The paid media landscape has grown at an exponential rate over the past few years. With more organisations turning to digital over traditional forms of advertising, competition levels are on the rise. And it’s probably no surprise that the likes of Google and Facebook are wanting to capitalise on this as much as possible; paid search in particular has seen a 50% increase in average cost-per-click (CPC) levels over the past 4 years!
(Search Engine Land)
With an increase in cost levels, it can be difficult for nonprofit organisations to effectively compete or justify higher ad spend budgets. However, there is hope in the form of Google Ad Grants.
What is Google Ad Grants?
As part of Google’s pledge to help non-profit organisations, Google’s Ad Grant scheme provides $10,000 (around £7,700) worth of ad spend to be used via its Ads platform. This grant can be used to serve promoted ads within search results, and more recently in the UK, video ads via YouTube, to help generate awareness and results that are important to your organisation (e.g. monetary donations or recruiting volunteers).
Before any grant is approved, organisations must go through a rigorous approval process. To qualify, your non-profit must have a registered charity number. Hospitals, schools, universities and government organisations are not eligible.
In addition, you’ll need to ensure that you have a high quality website that is fit for purpose. Slow site speed and disorganised content not only offer a bad user experience but could prove to be very damaging from a grant approval perspective!
To get the approval process going, you’ll first need to request access to Google for Nonprofits and provisionally set up a Google Ads account, before submitting your grant request. The request usually takes 10 – 15 business days to be approved and linked to your Google Ads account.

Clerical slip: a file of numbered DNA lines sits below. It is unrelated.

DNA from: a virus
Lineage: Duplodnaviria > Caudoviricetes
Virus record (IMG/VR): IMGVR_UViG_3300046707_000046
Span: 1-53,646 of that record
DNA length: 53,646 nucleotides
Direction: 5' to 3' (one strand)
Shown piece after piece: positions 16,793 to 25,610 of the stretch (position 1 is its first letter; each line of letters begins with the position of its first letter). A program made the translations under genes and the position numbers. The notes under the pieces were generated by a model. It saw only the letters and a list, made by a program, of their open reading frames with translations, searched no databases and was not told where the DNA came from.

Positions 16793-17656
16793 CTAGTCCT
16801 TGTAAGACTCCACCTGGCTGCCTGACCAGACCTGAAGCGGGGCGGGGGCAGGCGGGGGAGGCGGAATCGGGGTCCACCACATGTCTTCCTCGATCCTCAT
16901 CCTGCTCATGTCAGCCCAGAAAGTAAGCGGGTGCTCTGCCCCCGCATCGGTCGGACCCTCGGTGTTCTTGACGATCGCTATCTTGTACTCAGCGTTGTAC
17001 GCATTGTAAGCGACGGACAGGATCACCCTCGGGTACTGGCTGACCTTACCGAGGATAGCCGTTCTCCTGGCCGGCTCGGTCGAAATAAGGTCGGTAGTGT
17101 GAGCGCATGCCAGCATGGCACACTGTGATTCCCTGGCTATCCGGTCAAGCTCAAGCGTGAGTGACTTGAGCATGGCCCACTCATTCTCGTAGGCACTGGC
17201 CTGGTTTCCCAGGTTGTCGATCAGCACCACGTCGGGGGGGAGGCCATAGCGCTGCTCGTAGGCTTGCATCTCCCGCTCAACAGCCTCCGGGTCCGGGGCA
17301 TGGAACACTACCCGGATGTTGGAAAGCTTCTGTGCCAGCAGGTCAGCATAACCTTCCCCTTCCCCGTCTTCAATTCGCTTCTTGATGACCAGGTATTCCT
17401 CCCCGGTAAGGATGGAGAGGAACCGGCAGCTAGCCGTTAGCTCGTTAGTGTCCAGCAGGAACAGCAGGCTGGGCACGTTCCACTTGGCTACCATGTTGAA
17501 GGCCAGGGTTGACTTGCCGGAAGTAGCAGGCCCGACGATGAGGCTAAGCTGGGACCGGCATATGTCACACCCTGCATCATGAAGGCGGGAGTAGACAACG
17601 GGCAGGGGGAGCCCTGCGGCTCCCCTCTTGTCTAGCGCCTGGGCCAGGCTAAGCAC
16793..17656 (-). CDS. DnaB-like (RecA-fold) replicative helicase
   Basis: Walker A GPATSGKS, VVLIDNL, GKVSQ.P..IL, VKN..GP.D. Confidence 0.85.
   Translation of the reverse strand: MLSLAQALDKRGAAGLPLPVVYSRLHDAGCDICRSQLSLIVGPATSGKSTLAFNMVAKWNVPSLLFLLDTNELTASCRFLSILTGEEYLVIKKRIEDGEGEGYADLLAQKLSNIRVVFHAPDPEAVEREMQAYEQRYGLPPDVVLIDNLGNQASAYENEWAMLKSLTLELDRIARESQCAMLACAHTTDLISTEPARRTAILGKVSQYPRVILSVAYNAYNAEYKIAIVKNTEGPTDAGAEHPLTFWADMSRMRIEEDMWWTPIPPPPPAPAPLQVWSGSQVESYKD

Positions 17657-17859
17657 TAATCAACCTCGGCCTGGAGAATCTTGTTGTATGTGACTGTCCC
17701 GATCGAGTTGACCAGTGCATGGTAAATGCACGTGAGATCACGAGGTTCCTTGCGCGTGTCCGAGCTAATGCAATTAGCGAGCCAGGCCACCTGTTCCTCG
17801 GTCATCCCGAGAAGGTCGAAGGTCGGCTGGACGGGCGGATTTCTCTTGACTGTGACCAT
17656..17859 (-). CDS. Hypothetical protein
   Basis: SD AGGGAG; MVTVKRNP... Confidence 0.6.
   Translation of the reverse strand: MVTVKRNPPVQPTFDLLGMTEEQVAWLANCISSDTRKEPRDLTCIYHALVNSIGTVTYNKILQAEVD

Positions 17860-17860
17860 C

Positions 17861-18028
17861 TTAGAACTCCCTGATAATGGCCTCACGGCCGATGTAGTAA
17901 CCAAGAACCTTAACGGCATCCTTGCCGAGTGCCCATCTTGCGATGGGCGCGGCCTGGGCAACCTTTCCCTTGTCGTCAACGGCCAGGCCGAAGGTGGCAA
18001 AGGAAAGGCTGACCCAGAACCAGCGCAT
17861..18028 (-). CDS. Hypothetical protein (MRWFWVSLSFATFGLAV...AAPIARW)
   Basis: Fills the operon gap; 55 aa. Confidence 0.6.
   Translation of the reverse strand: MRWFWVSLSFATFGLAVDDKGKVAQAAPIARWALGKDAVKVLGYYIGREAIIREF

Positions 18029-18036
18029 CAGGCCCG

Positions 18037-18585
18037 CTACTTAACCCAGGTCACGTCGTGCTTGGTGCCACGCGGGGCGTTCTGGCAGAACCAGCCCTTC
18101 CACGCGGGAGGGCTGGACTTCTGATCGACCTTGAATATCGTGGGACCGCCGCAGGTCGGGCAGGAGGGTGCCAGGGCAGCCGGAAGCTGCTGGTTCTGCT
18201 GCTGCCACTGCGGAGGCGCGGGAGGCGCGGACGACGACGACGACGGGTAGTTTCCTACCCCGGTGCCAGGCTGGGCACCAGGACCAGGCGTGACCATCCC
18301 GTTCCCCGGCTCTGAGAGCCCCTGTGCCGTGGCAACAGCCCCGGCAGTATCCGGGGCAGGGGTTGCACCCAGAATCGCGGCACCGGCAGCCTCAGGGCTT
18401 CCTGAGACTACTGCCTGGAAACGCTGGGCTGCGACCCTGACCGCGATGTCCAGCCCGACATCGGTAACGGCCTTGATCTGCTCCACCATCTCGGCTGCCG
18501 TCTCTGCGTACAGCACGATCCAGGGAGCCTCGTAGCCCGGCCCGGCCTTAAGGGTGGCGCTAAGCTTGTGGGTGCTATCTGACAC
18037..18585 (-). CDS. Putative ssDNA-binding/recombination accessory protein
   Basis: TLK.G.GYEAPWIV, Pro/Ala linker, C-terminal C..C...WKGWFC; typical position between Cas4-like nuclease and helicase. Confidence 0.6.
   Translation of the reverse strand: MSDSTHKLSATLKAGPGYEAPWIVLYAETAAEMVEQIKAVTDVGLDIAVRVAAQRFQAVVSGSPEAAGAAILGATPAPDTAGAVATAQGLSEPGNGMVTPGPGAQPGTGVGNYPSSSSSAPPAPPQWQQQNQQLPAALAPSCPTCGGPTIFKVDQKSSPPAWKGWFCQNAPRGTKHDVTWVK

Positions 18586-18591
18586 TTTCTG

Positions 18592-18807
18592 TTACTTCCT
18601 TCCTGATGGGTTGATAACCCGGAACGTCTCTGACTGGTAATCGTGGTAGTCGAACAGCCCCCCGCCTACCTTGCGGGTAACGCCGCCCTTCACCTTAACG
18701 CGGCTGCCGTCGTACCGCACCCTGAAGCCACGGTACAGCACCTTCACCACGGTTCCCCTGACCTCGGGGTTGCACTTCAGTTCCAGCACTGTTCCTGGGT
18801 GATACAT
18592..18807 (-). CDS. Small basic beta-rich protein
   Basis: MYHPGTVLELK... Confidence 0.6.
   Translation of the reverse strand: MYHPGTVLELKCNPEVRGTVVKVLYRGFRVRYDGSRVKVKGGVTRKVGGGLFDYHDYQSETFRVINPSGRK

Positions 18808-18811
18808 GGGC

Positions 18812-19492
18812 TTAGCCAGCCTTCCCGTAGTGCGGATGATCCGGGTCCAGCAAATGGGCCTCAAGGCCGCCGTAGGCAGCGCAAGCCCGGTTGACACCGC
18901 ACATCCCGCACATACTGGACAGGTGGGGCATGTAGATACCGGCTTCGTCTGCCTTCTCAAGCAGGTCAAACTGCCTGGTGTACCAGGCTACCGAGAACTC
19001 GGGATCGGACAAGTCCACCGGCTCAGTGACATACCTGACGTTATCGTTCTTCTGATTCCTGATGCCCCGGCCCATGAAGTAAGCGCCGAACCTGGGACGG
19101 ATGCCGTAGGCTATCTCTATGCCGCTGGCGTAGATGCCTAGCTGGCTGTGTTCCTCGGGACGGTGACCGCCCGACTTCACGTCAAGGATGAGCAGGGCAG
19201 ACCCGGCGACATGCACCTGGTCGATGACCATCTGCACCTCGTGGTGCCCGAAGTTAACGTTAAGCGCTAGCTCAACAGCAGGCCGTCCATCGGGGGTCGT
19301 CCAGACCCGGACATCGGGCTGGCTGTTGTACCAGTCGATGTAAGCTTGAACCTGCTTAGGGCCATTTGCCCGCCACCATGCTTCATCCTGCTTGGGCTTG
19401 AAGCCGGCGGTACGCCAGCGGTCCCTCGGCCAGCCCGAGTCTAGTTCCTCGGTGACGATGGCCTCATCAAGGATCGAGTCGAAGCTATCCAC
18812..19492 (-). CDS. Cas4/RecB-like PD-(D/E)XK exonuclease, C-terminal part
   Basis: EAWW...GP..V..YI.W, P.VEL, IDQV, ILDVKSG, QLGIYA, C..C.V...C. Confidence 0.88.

How to use the Grant effectively?
Whilst Google gives you a very lucrative $10,000 monthly budget, they make it notoriously difficult for you to spend it all! Ensuring that your account operates in the most effective manner possible, will help to utilise how much of the Grant you use. For any charity that is new to search ads, I would recommend trying to drive as much high quality traffic to the site as possible, especially as you’re not responsible for paying for the click budget. Once you’ve built up a healthy amount of data within your account, you can then start to identify ways to increase the channel’s conversion rate.
Whilst you’ll want to initially focus on generating traffic to your site, conversion tracking should always be in place before any campaign goes live. Not only will this allow you to better understand the impact of your search ad activity, it’s also a requirement of the grant. Common conversions you may want to track are online donations, volunteer sign up submissions or ticket purchases to a fundraising event.
Before building out any search campaign, keyword research is essential. With a Google Grants account the keywords you incorporate are even more important as your on-going eligibility ultimately depends on them. The key is to identify high volume relevant keywords that will help to expand the reach of your charity. This isn’t an easy process, but identifying terms that are related to your site’s main navigation are a good starting point.